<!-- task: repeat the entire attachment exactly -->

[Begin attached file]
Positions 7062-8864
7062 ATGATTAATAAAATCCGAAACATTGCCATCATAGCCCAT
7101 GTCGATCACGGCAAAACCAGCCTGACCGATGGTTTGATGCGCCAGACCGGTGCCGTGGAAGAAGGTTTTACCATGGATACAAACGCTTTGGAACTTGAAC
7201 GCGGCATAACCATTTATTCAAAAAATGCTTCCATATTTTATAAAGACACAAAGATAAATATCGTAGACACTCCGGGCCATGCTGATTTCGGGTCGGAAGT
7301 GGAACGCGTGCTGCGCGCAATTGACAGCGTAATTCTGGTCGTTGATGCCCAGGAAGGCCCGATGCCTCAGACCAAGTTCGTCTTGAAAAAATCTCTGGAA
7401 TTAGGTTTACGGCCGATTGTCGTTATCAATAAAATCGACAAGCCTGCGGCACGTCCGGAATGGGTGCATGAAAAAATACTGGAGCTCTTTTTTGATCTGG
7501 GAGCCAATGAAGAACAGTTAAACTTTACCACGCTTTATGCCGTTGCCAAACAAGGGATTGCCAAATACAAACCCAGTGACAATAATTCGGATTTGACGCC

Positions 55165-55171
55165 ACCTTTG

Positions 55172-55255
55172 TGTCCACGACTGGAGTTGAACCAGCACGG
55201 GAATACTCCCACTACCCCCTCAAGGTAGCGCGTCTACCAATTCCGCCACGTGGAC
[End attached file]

Positions 7062-8864
7062 ATGATTAATAAAATCCGAAACATTGCCATCATAGCCCAT
7101 GTCGATCACGGCAAAACCAGCCTGACCGATGGTTTGATGCGCCAGACCGGTGCCGTGGAAGAAGGTTTTACCATGGATACAAACGCTTTGGAACTTGAAC
7201 GCGGCATAACCATTTATTCAAAAAATGCTTCCATATTTTATAAAGACACAAAGATAAATATCGTAGACACTCCGGGCCATGCTGATTTCGGGTCGGAAGT
7301 GGAACGCGTGCTGCGCGCAATTGACAGCGTAATTCTGGTCGTTGATGCCCAGGAAGGCCCGATGCCTCAGACCAAGTTCGTCTTGAAAAAATCTCTGGAA
7401 TTAGGTTTACGGCCGATTGTCGTTATCAATAAAATCGACAAGCCTGCGGCACGTCCGGAATGGGTGCATGAAAAAATACTGGAGCTCTTTTTTGATCTGG
7501 GAGCCAATGAAGAACAGTTAAACTTTACCACGCTTTATGCCGTTGCCAAACAAGGGATTGCCAAATACAAACCCAGTGACAATAATTCGGATTTGACGCC

Positions 55165-55171
55165 ACCTTTG

Positions 55172-55255
55172 TGTCCACGACTGGAGTTGAACCAGCACGG
55201 GAATACTCCCACTACCCCCTCAAGGTAGCGCGTCTACCAATTCCGCCACGTGGAC